When people talk about the genestealer cults a name that often comes up is that of H.P. Lovecraft. Now good old HP, when he’s not being subjected to cultish adoration himself, get’s a fair bit of flack nowadays for being a terrible racist and an equally terrible writer. His enduring popularity among horror fans however comes from his mastery of one key fact; that compared to the universe humanity is very, very small indeed. On modern day Earth we boast that we are the dominant species and the background of 40k bloats that to extremes. The Imperium of Man is about humankind stamping its authority upon the stars, the eagle standard flying upon a million worlds, a gargantuan bureaucracy that has stood for ten millennia. The genestealer cults recognise that we are small. Against the vastness of space and time we are a mere blip and entropy will make our greatest achievements dust. Though they do not know it they too are but a chapter in our history, evolutionary successors whose plotting will usher in an apocalypse that will devour them in their turn. It’s all rather bleak isn’t it? Not to worry, you can always distract yourself by buying some plastic genestealer cultists. The old cliché has it that, in the grim darkness of the far future, every man is but a spark against the darkness. In truth however those of us familiar with the setting know that even this is an exaggeration. Even hives that team in their billions are but embers of a fire that burned out ten millennia ago. The forces of destruction ranged against us are so vast that who could blame a man for casting himself in worship before those terrible powers in exchange for a last lungful of influence before he drowns?  genestealer-cultists-5-5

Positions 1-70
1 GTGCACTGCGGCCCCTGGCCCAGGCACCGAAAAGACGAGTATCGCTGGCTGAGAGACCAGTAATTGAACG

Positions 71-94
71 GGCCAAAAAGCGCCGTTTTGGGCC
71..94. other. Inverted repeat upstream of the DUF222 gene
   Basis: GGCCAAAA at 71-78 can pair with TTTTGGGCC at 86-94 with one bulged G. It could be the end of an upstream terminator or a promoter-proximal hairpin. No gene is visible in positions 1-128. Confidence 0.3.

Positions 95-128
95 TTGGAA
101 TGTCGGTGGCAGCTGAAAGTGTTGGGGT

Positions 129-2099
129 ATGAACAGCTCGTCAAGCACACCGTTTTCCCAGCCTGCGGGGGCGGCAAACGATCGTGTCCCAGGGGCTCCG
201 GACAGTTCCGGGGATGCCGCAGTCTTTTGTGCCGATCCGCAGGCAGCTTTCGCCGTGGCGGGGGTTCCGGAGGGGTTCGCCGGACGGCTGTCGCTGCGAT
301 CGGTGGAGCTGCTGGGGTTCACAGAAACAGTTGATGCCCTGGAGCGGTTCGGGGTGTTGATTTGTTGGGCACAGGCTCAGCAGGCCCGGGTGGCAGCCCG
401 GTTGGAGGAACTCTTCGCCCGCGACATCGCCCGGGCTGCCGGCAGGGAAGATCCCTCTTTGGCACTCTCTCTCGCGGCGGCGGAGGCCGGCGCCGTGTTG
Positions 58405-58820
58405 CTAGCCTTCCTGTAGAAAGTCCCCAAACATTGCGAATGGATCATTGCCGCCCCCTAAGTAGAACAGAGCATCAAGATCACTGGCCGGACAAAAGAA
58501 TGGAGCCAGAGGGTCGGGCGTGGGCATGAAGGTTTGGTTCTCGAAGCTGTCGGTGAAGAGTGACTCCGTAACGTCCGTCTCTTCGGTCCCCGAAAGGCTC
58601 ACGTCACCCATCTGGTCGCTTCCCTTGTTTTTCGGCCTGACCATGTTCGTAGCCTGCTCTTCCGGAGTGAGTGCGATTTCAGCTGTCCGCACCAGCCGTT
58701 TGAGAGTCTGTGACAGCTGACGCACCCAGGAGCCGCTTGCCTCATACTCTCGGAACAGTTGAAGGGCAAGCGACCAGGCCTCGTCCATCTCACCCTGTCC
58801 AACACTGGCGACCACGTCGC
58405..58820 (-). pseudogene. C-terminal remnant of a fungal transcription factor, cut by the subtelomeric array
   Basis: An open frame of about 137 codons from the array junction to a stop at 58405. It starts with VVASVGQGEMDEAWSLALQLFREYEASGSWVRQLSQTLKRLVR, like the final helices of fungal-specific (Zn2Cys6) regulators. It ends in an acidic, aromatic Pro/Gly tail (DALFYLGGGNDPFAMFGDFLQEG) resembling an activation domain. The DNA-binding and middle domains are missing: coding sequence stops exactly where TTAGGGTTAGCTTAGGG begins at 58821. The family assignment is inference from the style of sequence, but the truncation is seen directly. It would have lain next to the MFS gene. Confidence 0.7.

You Are What You Eat

One thing we humans hate more than anything else is being eaten. In evolutionary terms an understanding of death is a relatively modern phenomenon and the thought of ourselves lying cold and inanimate on a mortuary slab remains abstract and distant. Not so the thought of being consumed, something that’s been with us since the first microbe realised that the fastest route to free energy was enveloping its neighbour. The thought of being prey horrifies us and where civilisation has swept aside the lions and crocodiles that used to gobble us up a host of authors and film-makers have discovered there’s a living to be made inventing new ones. All human cultures have their own practices by which they decorously dispose of their dead, the key feature uniting them being that its bad form to leave them outside to be feasted on. Even when the bodies are eaten (for example in those cultures which practice air-burials in which bodies are laid out on platforms for birds to pick clean) it’s always by something that wouldn’t normally eat them up in day to day life. Birds and maggots (politely out of sight of course) are fine but chucking granny in with some crocodiles and letting them have at it is generally considered to be bad form.